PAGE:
GRIJALVA: It really comes down to a guest speaker that one of our high schools, Tucson High, had during Cesar Chavez Week. And Dolores Huerta made a statement that we put on our website as, you know, she was a guest speaker. It was put on our website and different people heard it and reported it as an issue. And one of the comments that she made was, Republicans hate Latinos. And so, Tom Horne, who was then the superintendent of schools, came down with his right-hand person, Margaret Dugan, who is a Republican and is Latina, and wanted to speak to the children to address that issue.

And so, they were obviously allowed into the school. Students came into an assembly. And students asked, can we ask questions? Because, usually, they just raise their hand up and ask questions. And Mr. Horne said, you write the questions down. I will review the questions and I'll pick out questions I want to ask.

And so, the students felt that they were being censored. And so, they did a political demonstration. They put tape over their mouth and stood up during the presentation and he felt that was incredibly disrespectful and tied it back to these classes and the things that they were learning.

MARTIN: Yeah. We asked about that and Mr. Huppenthal - I asked Mr. Huppenthal about that and he kind of acknowledged that it was partly about that, but he said it's bigger than that. You think that, all these years later, it's about that one assembly?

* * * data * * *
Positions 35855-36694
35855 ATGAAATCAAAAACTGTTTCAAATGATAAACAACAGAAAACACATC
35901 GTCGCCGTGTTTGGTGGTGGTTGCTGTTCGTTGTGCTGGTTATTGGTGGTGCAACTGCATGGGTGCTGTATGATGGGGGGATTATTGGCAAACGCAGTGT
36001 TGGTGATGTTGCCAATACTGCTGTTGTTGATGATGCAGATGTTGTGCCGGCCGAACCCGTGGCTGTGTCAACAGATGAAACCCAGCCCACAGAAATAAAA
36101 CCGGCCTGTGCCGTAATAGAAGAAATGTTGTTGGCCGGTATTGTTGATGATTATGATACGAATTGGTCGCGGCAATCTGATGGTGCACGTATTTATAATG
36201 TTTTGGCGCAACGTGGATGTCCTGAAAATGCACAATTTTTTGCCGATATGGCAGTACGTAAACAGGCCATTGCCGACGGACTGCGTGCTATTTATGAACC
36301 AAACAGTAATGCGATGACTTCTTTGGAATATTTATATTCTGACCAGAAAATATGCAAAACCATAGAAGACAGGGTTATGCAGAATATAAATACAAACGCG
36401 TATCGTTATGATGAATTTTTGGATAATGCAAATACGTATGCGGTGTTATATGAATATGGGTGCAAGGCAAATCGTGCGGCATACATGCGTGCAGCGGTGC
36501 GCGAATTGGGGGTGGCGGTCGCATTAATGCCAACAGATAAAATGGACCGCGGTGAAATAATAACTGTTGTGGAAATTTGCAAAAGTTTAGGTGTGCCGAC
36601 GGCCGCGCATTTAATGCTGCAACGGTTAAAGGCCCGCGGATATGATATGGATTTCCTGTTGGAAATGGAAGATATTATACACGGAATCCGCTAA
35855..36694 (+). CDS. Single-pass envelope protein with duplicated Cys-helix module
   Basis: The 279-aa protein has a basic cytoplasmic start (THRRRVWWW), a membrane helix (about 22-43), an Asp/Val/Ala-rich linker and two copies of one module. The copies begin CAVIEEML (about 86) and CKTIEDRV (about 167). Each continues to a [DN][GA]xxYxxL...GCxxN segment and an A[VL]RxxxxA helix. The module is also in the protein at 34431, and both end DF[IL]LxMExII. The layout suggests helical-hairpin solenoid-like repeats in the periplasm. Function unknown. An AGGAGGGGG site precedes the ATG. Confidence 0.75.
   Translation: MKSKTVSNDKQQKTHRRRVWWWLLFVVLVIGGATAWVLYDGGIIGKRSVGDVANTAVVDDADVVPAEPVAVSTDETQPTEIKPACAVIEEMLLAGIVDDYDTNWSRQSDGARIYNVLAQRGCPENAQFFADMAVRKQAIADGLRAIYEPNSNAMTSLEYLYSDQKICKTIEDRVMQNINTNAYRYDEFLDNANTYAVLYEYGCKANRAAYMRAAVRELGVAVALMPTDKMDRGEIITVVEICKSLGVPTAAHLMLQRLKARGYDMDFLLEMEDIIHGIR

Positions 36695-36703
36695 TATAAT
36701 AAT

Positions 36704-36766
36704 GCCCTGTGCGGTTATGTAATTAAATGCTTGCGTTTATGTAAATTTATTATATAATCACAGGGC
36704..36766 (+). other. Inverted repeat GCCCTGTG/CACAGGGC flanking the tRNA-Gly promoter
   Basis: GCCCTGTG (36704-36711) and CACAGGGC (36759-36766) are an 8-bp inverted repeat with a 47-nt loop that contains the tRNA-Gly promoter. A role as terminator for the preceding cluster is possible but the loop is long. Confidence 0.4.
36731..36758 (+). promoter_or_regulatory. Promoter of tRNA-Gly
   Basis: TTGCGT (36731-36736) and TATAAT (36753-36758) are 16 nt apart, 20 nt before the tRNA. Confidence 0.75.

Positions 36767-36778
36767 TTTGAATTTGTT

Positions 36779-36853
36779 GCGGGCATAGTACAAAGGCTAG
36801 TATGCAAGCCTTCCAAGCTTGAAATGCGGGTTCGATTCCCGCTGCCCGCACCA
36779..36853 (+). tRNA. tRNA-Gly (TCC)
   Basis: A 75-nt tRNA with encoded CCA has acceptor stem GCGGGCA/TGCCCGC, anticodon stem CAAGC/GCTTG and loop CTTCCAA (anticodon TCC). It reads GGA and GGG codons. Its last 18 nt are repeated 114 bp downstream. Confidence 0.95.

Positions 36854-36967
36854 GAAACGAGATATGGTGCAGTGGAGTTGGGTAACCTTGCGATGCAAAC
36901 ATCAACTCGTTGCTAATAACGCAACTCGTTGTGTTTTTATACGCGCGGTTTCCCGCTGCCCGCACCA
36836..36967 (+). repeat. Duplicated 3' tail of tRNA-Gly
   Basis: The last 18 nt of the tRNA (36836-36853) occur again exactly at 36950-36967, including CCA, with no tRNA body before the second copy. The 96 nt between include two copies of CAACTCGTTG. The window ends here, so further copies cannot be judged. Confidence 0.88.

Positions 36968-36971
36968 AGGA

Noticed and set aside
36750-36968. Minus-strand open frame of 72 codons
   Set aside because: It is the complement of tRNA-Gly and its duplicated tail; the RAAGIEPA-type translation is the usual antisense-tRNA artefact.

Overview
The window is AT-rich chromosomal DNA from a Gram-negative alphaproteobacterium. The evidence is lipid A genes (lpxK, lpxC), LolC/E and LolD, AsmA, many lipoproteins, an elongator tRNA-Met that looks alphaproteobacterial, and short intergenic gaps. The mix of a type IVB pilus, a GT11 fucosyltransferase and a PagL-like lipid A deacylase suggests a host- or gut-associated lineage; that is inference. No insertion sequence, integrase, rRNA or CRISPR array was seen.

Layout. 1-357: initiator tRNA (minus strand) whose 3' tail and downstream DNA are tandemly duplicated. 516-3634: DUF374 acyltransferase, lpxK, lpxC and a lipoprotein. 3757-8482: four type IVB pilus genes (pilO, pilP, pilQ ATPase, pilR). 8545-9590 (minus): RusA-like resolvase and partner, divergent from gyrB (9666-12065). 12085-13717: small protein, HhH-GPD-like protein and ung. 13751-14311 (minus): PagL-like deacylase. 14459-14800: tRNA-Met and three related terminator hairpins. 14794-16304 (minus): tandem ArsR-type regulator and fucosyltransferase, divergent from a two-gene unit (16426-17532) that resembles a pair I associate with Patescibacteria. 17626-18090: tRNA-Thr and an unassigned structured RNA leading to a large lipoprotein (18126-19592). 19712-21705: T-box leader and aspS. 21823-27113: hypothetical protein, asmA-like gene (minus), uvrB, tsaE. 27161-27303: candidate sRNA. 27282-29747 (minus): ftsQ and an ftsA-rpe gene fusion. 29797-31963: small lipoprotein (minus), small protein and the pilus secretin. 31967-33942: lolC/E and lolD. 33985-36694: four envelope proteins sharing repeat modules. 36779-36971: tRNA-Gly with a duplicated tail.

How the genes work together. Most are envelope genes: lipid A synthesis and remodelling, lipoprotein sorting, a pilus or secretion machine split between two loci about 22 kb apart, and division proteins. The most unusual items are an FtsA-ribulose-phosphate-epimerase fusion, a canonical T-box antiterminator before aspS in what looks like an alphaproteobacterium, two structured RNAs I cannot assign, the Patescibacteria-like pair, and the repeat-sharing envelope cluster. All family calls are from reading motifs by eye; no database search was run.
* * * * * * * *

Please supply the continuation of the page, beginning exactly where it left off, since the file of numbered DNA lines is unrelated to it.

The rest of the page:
GRIJALVA: I do. I think that that started it. It started the ball rolling. And then there were some exchanges between TUSD and the state, because TUSD has always felt that this is an issue of local control and we should decide as a school district what curriculum takes place in our classes.

And so up until January, there was not a willingness on the majority of the board to change or cease offering these courses. And so, really, that just happened in January. And I think that, unfortunately, I have colleagues on the board that don't see the value, that feel like history isn't being taught with a balanced view.

Well, I wonder how you teach some of these parts of our history without being one-sided. I mean, how do you talk about the fact that there is a sign that is in one of our picture books that students can no longer access that says, No Mexicans or Dogs Allowed? That is a picture that was taken in a part of our history. And I feel like, unfortunately, we're moving in the direction in this country where we're rewriting history and eliminating or downplaying the unsavory parts that we don't want to remember.

MARTIN: Adelita Grijalva is a member of the Tucson Unified School District, and she was kind enough to join us from her office in Tucson, Arizona. Ms. Grijalva, thank you so much for speaking with us.

GRIJALVA: Well, thank you. Thanks for having me. I appreciate the opportunity.